Published: Mon, December 31, 2018
Worldwide | By Lisa Hogan

UAE reopens Syria embassy, a boost for Assad

UAE reopens Syria embassy, a boost for Assad

The United Arab Emirates will reopen its embassy in Damascus Thursday, an official said, seven years after it severed ties with Syria over the violent repression that triggered the war.

Bahrain's embassy in Damascus and the Syrian diplomatic mission in Manama have been operating "without interruption" the Bahraini foreign ministry said in a statement today, a day after the UAE reopened its embassy in Syria.

Abdul-Hakim Naimi, the UAE's charge d'affaires, visited the site in Damascus and told journalists: "The opening of our embassy is the first step for the return of other Arab embassies".

Sudanese president, Omar al-Bashir, visited Damascus this week, in a move seen as a show of support for the Assad regime from Saudia Arabia, considered one of Khartoum's closest allies.

In October, Bahrain's foreign minister embraced his Syrian counterpart at the United Nations which, although described by officials as an "unplanned" meeting, was perceived by many as an attempt to re-engage with Syria after years of regional isolation.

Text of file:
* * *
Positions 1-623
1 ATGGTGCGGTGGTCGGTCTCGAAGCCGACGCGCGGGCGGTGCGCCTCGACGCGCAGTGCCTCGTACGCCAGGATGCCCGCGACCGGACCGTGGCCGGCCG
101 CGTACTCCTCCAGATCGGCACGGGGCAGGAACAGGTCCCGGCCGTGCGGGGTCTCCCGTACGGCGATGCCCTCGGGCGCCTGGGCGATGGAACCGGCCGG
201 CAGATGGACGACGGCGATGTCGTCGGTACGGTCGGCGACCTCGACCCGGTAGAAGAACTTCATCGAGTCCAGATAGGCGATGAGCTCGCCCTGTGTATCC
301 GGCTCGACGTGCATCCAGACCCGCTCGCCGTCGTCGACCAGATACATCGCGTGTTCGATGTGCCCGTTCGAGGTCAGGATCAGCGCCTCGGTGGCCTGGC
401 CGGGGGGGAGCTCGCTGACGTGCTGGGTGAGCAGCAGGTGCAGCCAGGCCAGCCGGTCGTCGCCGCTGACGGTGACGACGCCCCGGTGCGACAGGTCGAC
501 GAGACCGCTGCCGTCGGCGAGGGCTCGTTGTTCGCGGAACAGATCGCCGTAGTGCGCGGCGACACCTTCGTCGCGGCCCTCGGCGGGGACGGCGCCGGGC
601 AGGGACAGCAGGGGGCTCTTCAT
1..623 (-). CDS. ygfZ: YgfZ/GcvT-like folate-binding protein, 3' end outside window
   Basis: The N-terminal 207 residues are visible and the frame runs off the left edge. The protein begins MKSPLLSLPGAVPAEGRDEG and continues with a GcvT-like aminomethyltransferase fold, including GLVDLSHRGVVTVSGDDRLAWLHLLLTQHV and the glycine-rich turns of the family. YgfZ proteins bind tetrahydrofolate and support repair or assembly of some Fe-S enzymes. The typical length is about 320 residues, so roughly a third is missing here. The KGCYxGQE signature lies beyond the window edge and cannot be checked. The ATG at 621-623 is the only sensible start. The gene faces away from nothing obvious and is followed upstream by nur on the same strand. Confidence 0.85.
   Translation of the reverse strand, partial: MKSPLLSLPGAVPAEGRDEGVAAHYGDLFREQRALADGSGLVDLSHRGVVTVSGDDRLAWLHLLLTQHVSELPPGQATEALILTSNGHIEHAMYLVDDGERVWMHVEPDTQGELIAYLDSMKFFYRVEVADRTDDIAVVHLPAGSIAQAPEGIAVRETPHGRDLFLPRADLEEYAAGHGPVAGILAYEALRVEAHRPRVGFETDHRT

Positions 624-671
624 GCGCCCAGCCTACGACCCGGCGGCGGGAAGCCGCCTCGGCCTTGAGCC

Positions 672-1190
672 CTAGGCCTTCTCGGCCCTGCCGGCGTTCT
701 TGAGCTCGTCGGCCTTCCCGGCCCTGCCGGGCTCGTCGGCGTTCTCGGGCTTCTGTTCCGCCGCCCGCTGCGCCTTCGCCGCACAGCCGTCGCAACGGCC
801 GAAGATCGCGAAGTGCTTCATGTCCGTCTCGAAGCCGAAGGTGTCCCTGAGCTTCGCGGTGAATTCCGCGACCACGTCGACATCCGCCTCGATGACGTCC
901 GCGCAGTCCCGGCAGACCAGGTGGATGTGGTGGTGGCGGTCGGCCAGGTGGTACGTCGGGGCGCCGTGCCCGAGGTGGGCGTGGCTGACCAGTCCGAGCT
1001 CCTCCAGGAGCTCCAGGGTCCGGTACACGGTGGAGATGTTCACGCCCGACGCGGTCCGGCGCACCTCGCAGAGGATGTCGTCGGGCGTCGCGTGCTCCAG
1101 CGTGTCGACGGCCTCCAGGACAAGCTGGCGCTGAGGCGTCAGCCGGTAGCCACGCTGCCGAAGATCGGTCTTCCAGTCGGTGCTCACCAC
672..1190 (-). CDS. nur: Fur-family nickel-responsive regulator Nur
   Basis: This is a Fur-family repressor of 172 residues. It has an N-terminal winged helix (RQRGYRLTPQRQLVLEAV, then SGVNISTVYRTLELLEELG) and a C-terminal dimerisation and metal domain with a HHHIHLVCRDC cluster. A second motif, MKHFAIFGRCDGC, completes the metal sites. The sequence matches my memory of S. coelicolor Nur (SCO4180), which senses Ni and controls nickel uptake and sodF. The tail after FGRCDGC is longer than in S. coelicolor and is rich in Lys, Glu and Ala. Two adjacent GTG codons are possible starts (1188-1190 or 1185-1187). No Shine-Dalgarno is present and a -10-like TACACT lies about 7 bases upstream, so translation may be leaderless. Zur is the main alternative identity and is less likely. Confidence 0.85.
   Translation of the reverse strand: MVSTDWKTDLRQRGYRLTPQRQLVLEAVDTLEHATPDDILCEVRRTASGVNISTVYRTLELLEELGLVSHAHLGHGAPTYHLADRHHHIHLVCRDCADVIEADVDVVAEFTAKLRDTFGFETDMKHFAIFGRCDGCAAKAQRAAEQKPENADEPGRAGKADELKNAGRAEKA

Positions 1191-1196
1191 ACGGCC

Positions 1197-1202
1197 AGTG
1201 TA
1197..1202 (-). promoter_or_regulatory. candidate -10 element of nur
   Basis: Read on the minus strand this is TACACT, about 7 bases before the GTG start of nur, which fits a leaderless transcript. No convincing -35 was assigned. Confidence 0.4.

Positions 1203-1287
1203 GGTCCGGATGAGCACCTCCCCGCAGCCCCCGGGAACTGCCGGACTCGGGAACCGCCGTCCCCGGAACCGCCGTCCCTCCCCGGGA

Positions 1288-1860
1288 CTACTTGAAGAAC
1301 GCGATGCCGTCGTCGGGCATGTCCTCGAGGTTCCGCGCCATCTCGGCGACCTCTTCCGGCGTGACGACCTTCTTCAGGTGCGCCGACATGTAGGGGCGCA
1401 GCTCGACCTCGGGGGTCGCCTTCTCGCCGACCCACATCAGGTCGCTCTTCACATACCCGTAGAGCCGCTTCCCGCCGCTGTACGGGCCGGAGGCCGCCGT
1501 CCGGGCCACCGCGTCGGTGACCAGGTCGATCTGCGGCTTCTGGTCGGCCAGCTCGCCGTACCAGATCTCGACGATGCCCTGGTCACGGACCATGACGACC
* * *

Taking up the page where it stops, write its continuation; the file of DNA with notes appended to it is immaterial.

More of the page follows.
- On December 27, Bahrain announces in a statement that it plans to follow suit and a Syrian airline organizes its first direct flight to Tunis since the war broke out.

- The Beirut summit could act as a test run for the Arab League summit to be held in March 2019 in Tunis. The same minister of the Emirates Gargash makes clear that there must be the "unanimous" consent of the entire Arab world on the possible return of Syria, while there are still three countries that oppose it.

Tehran has been a staunch supporter of Assad's government and has expanded its military footprint in Syria throughout the course of the conflict.

In recent years, however, the Syrian army has won a series of key military victories with the help of Russian Federation and Iran.

Arms, training and funds from Arab states were funnelled to Syrian rebels through a programme overseen by the Central Intelligence Agency until U.S. President Donald Trump ordered it shut down a year ago. That is when the State Department announced that Saudi Arabia had committed $100 million to a fund to stabilize areas of Syria liberated from ISIS terrorists by a US -led coalition. However, U.S. support for the rebels appears to be largely over in the wake of President Trump's announcement last week that he is pulling out all U.S. troops from Syria.

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